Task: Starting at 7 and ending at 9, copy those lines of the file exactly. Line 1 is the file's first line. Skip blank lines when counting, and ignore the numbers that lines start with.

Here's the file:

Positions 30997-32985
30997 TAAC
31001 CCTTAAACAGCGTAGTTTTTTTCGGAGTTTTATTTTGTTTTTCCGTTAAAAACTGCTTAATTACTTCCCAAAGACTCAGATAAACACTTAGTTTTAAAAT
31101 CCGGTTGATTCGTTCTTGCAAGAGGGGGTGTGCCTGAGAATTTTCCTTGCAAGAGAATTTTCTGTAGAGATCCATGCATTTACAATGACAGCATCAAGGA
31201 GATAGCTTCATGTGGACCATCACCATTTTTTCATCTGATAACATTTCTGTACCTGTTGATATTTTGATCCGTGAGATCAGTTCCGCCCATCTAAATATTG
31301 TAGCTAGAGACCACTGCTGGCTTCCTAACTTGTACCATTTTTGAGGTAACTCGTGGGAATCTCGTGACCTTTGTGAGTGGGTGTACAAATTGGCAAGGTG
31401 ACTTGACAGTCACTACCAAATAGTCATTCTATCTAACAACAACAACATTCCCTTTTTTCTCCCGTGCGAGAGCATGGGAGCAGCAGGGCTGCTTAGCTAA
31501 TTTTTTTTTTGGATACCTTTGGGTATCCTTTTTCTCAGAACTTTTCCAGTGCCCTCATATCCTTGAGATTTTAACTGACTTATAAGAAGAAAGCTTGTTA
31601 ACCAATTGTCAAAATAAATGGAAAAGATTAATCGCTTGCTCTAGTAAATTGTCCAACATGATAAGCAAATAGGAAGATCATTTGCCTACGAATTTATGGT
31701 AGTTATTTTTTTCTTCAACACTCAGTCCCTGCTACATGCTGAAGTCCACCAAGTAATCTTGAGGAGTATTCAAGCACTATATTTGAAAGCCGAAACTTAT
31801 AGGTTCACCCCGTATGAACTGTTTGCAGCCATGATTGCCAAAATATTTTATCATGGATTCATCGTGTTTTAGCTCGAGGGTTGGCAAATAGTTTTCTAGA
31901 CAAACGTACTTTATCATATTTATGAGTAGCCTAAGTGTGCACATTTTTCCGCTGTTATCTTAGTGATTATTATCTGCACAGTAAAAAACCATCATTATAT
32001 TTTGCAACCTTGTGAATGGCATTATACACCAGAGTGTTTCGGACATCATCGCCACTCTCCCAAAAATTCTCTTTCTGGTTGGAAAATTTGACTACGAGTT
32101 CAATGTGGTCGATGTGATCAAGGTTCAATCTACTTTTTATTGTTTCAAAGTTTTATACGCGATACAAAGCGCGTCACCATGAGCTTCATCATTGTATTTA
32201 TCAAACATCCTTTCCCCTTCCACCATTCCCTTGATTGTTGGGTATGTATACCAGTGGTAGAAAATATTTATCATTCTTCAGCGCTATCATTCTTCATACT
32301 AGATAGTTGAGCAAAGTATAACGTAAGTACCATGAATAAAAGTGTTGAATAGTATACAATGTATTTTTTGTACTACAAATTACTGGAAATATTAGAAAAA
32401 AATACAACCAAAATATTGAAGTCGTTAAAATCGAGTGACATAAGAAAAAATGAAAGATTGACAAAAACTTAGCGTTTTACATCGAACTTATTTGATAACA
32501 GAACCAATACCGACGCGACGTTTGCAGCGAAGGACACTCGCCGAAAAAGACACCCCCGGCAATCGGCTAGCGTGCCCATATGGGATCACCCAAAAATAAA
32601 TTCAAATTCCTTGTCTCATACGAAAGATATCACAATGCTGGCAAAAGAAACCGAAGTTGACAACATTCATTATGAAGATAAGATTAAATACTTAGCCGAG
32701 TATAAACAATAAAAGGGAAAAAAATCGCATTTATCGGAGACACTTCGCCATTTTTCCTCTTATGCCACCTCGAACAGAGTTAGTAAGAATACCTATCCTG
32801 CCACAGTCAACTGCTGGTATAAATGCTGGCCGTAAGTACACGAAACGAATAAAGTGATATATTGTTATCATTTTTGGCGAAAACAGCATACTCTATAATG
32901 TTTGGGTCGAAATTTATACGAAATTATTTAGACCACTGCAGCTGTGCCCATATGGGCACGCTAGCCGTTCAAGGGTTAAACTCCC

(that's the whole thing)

31401 ACTTGACAGTCACTACCAAATAGTCATTCTATCTAACAACAACAACATTCCCTTTTTTCTCCCGTGCGAGAGCATGGGAGCAGCAGGGCTGCTTAGCTAA
31501 TTTTTTTTTTGGATACCTTTGGGTATCCTTTTTCTCAGAACTTTTCCAGTGCCCTCATATCCTTGAGATTTTAACTGACTTATAAGAAGAAAGCTTGTTA
31601 ACCAATTGTCAAAATAAATGGAAAAGATTAATCGCTTGCTCTAGTAAATTGTCCAACATGATAAGCAAATAGGAAGATCATTTGCCTACGAATTTATGGT